Monday, 10 December 2007

The Priesthood of Every Believer and How Churches Should Be Governed

The Priesthood of Every Believer
and How Churches Should Be Governed

As a sometime pastor, and as a scholar of the church (in training), I have an intense interest in what the Bible says about church governance. Does the Bible support the notion of a church governed by the pastor, a board, or the congregation? This post argues for congregational government, tying it to the doctrine of the indwelling of every believer, which is often overlooked in this discussion.

Definitions and Dynamics
Preliminarily, I should define some basic elements of the various types of church governance, with relevant commentary. First there is episcopal government in which an individual has sole authority in the church and rules by fiat. This is seen in Roman Catholicism in which the Pope rules the churches through his bishops and priests, but is also exemplified in the Episcopal and Methodist churches. Since the 1960s (more or less), this type of church governance has (ironically) become increasingly popular within the independent Fundamentalist Baptist churches in the U.S., following the model of people such as Bob Jones, John R. Rice, and Jack Hyles.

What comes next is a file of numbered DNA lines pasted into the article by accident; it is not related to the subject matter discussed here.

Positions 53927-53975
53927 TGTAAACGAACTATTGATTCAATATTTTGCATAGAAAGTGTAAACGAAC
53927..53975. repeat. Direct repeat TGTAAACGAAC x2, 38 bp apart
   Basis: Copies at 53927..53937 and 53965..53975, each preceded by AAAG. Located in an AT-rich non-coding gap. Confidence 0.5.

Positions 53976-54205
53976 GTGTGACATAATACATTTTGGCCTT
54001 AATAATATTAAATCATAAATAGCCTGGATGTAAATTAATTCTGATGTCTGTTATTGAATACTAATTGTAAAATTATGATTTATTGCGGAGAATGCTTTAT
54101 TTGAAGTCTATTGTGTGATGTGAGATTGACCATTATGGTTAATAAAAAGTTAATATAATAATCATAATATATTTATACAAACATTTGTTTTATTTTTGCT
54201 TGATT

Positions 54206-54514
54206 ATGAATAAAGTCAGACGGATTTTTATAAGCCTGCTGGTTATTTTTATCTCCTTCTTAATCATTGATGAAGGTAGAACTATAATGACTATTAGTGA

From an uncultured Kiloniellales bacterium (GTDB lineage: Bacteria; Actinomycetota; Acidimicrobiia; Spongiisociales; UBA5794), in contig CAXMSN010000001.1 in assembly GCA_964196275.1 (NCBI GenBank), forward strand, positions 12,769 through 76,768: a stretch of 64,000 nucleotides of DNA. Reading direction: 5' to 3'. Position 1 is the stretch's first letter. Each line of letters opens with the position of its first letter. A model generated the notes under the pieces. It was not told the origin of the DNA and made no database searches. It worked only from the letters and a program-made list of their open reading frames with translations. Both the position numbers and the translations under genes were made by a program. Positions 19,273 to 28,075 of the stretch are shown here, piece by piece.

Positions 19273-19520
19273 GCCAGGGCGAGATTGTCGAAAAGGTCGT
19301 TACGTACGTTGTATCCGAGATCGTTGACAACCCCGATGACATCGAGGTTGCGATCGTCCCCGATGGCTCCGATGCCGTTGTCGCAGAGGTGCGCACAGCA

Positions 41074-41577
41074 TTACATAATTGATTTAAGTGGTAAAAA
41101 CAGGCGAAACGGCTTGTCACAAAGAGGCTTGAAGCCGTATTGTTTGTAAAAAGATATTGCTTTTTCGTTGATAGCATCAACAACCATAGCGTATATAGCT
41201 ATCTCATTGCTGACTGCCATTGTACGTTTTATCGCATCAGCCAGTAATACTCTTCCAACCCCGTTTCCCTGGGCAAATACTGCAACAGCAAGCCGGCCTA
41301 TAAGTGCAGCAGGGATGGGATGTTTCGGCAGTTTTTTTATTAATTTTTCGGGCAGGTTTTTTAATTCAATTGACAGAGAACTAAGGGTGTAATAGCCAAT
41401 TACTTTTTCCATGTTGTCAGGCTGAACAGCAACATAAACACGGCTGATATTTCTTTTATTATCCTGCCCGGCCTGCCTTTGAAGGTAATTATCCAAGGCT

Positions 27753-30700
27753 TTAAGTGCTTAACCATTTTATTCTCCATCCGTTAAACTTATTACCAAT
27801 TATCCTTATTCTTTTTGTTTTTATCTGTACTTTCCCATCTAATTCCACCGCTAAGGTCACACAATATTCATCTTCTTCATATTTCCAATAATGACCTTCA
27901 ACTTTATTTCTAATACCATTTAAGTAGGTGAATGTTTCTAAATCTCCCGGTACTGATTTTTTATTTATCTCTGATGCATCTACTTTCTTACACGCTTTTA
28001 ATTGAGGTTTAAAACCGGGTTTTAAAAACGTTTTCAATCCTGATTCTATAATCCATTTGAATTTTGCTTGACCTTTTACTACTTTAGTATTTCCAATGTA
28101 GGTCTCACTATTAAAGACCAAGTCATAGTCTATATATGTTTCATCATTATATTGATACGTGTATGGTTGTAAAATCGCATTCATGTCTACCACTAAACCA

Second, a presbyterian model puts church governance into the hands of a board. Although the board is traditionally referred to as an elder board, it might also be called any other number of titles, such as trustees or even deacons (!). But perhaps the most important aspect of presbyterian governance is that this board controls the church and is self-perpetuating. That is, when an elder resigns, dies, or rotates off the board, the church does not choose his replacement, but rather the board chooses his replacement.

Third, a congregational or baptistic model puts church governance into the hands of the congregation which appoints leaders to various positions to facilitate the decision making/implementation process. The pastor may have more or less authority, and likewise other church leaders such as deacons and trustees, according to the previously defined limits outlined in the church's by-laws which were drawn by the congregation.